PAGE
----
There's a nervous catch in my throat, a slight buzzing sensation that starts every year during the week of Thanksgiving and sticks with me until about Dec. 26. It's rooted in a fear that the holiday gifts I select won't delight their recipients, the brief notes in my Christmas cards will either bore or not contain enough juicy details to suit friends and relatives, the English toffee I make will somehow turn out wrong and my voice will be off key if I attempt to croak out a carol in public. This is the season when my self-confidence seems to take a vacation, and I'm convinced my many imperfections are visible to all who care to spend a nanosecond giving them any thought.
In truth it's that first fear mentioned above, of not choosing just the right present for someone (and in time for the holiday!) that terrorizes me the most every December. What can be more satisfying than seeing eyes light up and a smile broaden when an item you have selected especially for its recipient is a hit? And how disappointed do you feel if it doesn't seem appreciated and gets set aside a little too abruptly for your tender sensibilities? It would be so great if everyone I knew could pretend that any gift they receive from me is the most perfect one they've ever laid eyes on, but that doesn't seem to be the case. Sometimes I feel a little bad that I've let them down.
The real land mine we might step on during this season, the one that really sets my nerves on edge, is the group holiday gift-exchange. You know what I'm talking about: Someone in the workplace, or in a group of friends, suggests we all bring a gift that doesn't cost more than a set amount. Said gifts, gaily wrapped, are then piled on a table, and people take turns choosing from among them.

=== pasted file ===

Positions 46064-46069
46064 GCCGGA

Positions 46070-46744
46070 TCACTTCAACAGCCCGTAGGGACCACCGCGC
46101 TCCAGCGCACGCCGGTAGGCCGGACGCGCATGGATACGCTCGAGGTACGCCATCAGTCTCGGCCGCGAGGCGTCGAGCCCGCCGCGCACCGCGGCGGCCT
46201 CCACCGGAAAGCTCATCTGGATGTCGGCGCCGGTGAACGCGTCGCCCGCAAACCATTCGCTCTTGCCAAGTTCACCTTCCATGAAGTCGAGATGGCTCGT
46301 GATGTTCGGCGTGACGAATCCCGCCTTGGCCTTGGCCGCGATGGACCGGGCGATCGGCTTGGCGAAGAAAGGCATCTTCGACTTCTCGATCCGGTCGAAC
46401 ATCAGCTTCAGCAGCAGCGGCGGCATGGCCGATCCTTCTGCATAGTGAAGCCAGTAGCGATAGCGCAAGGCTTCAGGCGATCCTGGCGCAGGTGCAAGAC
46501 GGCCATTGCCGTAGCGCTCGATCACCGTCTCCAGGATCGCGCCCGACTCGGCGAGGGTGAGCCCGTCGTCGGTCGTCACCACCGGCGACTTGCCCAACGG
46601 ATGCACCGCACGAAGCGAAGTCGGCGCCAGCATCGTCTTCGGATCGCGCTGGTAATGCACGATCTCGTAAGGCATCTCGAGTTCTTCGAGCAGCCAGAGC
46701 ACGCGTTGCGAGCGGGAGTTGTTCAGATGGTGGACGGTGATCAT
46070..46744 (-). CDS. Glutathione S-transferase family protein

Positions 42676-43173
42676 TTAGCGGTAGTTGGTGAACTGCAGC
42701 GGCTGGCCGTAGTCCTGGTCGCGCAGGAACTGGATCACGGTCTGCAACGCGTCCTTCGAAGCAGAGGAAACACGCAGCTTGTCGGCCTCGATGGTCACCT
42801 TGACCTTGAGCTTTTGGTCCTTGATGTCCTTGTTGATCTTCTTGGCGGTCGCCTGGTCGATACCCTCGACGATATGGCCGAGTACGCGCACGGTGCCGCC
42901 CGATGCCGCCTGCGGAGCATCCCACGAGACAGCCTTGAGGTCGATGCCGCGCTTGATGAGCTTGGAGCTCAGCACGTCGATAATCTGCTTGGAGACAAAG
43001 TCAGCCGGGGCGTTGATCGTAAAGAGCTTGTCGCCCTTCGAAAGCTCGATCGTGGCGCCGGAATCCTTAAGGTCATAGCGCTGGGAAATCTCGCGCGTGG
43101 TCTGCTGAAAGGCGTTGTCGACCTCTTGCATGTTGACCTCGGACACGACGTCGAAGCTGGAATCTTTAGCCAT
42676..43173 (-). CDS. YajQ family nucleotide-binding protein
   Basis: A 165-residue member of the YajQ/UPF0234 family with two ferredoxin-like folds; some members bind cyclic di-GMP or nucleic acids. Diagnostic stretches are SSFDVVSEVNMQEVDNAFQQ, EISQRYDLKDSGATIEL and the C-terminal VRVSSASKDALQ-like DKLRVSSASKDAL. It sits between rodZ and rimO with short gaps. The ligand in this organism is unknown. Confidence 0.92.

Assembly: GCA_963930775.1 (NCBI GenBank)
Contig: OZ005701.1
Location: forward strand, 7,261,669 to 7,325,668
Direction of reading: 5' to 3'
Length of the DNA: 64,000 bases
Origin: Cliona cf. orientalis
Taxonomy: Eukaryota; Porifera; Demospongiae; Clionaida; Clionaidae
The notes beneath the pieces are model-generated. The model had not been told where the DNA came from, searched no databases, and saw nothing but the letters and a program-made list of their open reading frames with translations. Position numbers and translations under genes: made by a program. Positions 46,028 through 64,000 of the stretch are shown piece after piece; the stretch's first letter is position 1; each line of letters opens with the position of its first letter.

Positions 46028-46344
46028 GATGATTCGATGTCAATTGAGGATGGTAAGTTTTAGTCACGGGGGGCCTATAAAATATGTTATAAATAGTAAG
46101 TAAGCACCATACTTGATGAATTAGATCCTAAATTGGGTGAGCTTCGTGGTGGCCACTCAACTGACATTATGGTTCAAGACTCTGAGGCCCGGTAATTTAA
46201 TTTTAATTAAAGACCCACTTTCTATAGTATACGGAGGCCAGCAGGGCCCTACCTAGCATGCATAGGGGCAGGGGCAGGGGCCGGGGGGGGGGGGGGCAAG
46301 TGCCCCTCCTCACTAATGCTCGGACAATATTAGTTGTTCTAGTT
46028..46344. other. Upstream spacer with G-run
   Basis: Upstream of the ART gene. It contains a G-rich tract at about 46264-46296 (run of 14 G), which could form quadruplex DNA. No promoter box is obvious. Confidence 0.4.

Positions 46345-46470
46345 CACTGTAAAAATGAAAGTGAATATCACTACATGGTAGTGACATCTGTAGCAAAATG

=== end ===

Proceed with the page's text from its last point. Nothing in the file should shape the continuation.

If the price limit set for the gift is too low, you can find yourself picking up something that's downright embarrassing for its cheesiness factor. If the price is a little bit more generous there's greater leeway, but still, you don't know who is going to end up with whatever you've chosen. For a party filled with all varieties of people, you go generic, right? Unless you're creative, or very lucky, the gift can fall flat.
One of those gift-exchange parties, with my women's networking group, is coming up soon. My palms are starting to get sweaty. The dozen women in this circle are all genuinely nice people who would not entertain the thought of making someone else feel bad, so I don't know why this makes me nervous, but it does. This will be the third year I've participated in this particular holiday exchange; so far I have had mixed success choosing the right gift. The instructions are to give something that costs $20 or less that you would be happy receiving yourself.
When practical I like to spend my gift-giving dollars here in La Cañada, to lend whatever modest boost possible to the local economy. The first year I joined the networkers, I cobbled together a little gift package of a loofah scrubbing sponge and bath oils from one of our stores. That seemed to please the woman who took it home. Last year I found in a Foothill Boulevard shop a decorative serving tray that was very much to my personal taste, so I purchased it for the exchange. However, I studied the receiver's face when she opened it and got the distinct impression it was not her style. Oops.
I want to redeem myself this year. The pressure is on and the terror begins in earnest. I haven't even put up the Christmas tree yet and I'm looking forward to Dec. 26. Is that normal?
CAROL CORMACI is the managing editor. She can be reached at email@example.com.